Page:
Saturday, July 25, 2009

Catching up!



Oh boy, I'm in trouble. I haven't posted anything for two weeks! As terrible as this is, I have a reasonable excuse. I've been helping with nature day camps for kids at San Joaquin Wildlife Sanctuary all day every day for the last three weeks. I've accumulated a bunch of shots from the last few weeks - enjoy them, and hopefully I'll have more time to do more detailed posts in the near future.



One neat thing about helping with the camps at San Joaquin is the chance to bird the marsh every day. One morning, before camp began in the morning, one of the other junior naturalists and I ventured out in search of birds. We were shocked to see a Virginia Rail sauntered across the trail, occasionally standing out in the wide open.



Another surprise at the marsh was this leucistic Mourning Dove. It sure was a surprise to flush this guy out of the weeds!



After two years of regularly birding San Joaquin, I finally had a run-in with one of the notorious Bobcats that inhabits the place. The Bobcat, obviously acclimated to humans, sauntered ahead of us on the trail, only occasionally glancing over its shoulder to look at us. The next day we had brief views of a cub.



The dozens of Tree Swallow nest boxes at San Joaquin are producing lots of young swallows. The clueless fledglings had no idea I was a threat and let me approach closely for photos.



Last Sunday I birded Bolsa Chica with the Junior Naturalists in conjunction with a Junior Naturalist bonfire at the beach. Shorebird migration is obviously picking up, as we saw several different species; this Willet was the only one close enough to the boardwalk to allow photography.



Terns reign supreme at Bolsa Chica in the summer. By far the most conspicuous are the Elegant Terns, which swirl around in the air and congregate on the sandbars by the thousands. Smaller numbers of Royal, Least, and Forster's Terns also nest at Bolsa Chica. The Forster's Terns are by far the most photogenic of all the terns, often perching near the trail. This one looked so pretty in the evening glow!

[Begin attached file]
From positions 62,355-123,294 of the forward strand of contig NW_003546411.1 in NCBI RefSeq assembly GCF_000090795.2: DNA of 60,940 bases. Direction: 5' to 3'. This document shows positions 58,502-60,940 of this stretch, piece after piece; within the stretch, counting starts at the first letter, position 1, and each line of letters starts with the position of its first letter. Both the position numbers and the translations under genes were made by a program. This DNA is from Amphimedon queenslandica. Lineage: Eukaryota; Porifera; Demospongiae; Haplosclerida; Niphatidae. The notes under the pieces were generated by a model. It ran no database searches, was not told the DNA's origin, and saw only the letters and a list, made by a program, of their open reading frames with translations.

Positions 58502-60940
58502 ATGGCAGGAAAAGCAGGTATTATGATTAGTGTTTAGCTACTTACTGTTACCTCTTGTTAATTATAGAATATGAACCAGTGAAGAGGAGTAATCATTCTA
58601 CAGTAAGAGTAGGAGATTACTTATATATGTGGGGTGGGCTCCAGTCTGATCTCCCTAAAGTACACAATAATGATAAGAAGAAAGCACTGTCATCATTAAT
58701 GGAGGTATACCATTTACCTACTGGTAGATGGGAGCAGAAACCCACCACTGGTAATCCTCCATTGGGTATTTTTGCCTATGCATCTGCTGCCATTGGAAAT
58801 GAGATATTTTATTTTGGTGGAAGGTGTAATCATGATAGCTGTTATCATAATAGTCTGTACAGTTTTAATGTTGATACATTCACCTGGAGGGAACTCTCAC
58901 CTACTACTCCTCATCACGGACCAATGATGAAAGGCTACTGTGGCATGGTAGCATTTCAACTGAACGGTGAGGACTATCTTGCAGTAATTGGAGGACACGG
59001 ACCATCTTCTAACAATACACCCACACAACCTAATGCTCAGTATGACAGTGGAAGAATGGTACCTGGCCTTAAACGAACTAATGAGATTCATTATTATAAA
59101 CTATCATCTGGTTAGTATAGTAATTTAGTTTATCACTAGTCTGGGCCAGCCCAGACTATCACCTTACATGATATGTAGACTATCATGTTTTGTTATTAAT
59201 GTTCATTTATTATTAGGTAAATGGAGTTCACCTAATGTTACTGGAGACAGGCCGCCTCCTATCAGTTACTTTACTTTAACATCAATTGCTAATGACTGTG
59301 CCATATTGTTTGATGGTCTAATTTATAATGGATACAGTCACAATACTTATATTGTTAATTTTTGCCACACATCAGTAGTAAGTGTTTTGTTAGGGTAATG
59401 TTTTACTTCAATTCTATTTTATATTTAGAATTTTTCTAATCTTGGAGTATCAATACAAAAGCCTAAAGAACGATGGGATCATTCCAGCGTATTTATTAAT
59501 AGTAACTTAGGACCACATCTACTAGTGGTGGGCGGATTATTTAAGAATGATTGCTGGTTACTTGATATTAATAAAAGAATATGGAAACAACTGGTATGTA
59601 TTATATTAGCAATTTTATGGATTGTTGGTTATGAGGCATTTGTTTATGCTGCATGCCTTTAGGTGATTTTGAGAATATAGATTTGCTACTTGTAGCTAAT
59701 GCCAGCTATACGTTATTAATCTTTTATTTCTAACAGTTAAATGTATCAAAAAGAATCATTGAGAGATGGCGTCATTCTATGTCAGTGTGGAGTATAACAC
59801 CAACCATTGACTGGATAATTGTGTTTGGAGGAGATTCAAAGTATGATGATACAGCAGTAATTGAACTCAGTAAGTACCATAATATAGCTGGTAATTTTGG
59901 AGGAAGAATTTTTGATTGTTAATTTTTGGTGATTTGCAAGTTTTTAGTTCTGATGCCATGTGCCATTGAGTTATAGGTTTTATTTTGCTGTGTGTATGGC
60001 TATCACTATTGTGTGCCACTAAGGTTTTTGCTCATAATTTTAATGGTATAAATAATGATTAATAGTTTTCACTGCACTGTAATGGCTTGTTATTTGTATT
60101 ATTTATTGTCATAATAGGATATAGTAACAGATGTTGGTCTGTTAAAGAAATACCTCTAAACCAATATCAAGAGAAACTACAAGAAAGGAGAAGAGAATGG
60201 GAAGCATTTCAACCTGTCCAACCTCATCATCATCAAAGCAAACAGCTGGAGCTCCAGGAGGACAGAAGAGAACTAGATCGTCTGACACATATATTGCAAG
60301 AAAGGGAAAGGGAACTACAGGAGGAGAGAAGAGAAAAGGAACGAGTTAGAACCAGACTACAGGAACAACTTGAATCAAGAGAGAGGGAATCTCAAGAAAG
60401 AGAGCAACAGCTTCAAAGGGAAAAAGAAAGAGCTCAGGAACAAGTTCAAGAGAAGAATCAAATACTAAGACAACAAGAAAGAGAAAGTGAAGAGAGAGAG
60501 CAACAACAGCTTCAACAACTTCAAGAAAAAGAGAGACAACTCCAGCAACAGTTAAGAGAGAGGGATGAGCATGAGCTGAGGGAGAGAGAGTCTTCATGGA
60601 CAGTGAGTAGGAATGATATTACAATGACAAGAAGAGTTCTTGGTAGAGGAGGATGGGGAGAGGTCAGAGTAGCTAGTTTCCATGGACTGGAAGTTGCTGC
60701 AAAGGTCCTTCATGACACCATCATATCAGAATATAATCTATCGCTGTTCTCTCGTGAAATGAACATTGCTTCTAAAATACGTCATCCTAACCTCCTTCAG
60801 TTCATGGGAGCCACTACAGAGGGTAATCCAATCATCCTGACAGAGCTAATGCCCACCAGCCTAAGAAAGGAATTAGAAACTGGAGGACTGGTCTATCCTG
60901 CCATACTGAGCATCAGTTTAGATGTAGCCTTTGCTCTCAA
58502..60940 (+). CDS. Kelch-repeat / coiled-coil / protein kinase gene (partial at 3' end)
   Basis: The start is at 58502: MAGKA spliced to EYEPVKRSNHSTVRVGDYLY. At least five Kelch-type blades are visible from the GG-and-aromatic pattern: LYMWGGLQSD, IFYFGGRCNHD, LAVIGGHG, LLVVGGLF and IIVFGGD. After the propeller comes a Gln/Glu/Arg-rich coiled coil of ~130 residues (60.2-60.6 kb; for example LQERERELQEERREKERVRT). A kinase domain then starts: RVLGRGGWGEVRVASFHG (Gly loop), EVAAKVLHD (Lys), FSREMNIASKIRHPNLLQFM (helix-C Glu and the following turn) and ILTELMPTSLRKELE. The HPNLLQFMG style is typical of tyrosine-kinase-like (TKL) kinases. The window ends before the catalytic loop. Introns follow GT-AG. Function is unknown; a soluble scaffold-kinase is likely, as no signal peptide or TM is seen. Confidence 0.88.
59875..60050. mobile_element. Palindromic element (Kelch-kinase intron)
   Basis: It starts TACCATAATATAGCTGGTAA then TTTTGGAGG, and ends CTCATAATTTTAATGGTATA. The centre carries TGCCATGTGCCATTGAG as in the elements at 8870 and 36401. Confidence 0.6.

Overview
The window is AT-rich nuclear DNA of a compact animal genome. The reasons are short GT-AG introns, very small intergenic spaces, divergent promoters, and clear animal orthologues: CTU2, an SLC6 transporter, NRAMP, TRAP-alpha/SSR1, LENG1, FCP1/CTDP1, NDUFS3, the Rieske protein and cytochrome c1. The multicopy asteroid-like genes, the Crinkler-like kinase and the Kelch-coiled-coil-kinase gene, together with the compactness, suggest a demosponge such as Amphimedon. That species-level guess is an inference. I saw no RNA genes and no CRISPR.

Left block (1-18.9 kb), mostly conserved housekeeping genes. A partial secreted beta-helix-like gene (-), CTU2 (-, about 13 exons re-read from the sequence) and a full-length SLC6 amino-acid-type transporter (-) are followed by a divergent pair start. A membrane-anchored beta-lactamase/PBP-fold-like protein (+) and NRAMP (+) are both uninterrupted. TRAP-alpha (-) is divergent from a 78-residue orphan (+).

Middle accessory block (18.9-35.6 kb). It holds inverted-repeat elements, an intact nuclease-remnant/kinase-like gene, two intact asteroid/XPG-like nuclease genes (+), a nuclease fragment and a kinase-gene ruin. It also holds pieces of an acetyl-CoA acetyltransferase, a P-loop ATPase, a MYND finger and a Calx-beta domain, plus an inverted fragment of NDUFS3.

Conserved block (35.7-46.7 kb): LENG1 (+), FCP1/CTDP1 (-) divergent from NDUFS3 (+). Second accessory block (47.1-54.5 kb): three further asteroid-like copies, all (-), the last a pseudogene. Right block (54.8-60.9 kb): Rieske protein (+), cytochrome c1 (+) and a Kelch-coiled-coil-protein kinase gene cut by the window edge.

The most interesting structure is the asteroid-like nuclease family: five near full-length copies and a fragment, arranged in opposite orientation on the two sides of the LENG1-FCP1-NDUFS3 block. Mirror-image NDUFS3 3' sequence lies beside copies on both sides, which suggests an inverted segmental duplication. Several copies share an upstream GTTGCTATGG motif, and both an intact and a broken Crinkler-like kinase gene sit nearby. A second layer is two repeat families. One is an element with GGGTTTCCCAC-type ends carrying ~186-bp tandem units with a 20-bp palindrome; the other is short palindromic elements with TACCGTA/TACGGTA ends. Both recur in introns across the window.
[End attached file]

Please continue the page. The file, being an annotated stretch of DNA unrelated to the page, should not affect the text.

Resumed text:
Back to San Joaquin. Last week was the first week of Advanced Camp. As the name implies, Advanced Camp is more advanced than Marsh Camp and is aimed at slightly older kids. Most of the birds were the same as the previous two weeks, but some Long-billed Dowitchers treated us to close views early in the week.



The highlight of Advanced Camp was the pelagic trip on Thursday. Even though it was brief (only two hours) and only made it a few miles offshore, we saw some neat birds. Sooty and Pink-footed (above) Shearwaters were abundant, much to the delight of the kids.



Sooty Shearwaters were exciting for the kids, even though it is one of the most common summer pelagic birds off Southern California. Of the dozens (hundreds) that we saw, none were very cooperative for photos.



Even less cooperative were the Black Storm-Petrels. We saw many of these tiny seabirds during the entire trip, but all kept a safe distance from the boat.



Fast forward to today. After working myself ragged the last three weeks, I dragged myself out of bed at four to go bird banding at Starr Ranch this morning. We saw quite a few Common Poorwills on the ride back to the banding area, and I was able to obtain my first photo of this species.



It was a rather average morning of banding, with fifteen birds caught. Only some of the usual suspects - Oak Titmouse, Lesser Goldfinch, Bewick's Wren, Orange-crowned Warbler, and Wrentit - found their way into the nets. I pulled a female Black-chinned Hummingbird out of a net, but since we don't band hummers at Starr Ranch we had to release it without being banded.



The hummingbirds that nested near one of our nets have moved on, leaving an empty and rather corroded nest behind. Even though I knew precisely where it was, I had some trouble locating it. It was tiny!

That sums up fairly well my activities the last couple weeks. Only one more week of camp is left! Keep an eye out for new posts - I'll try not to kept you waiting so long for the next one.

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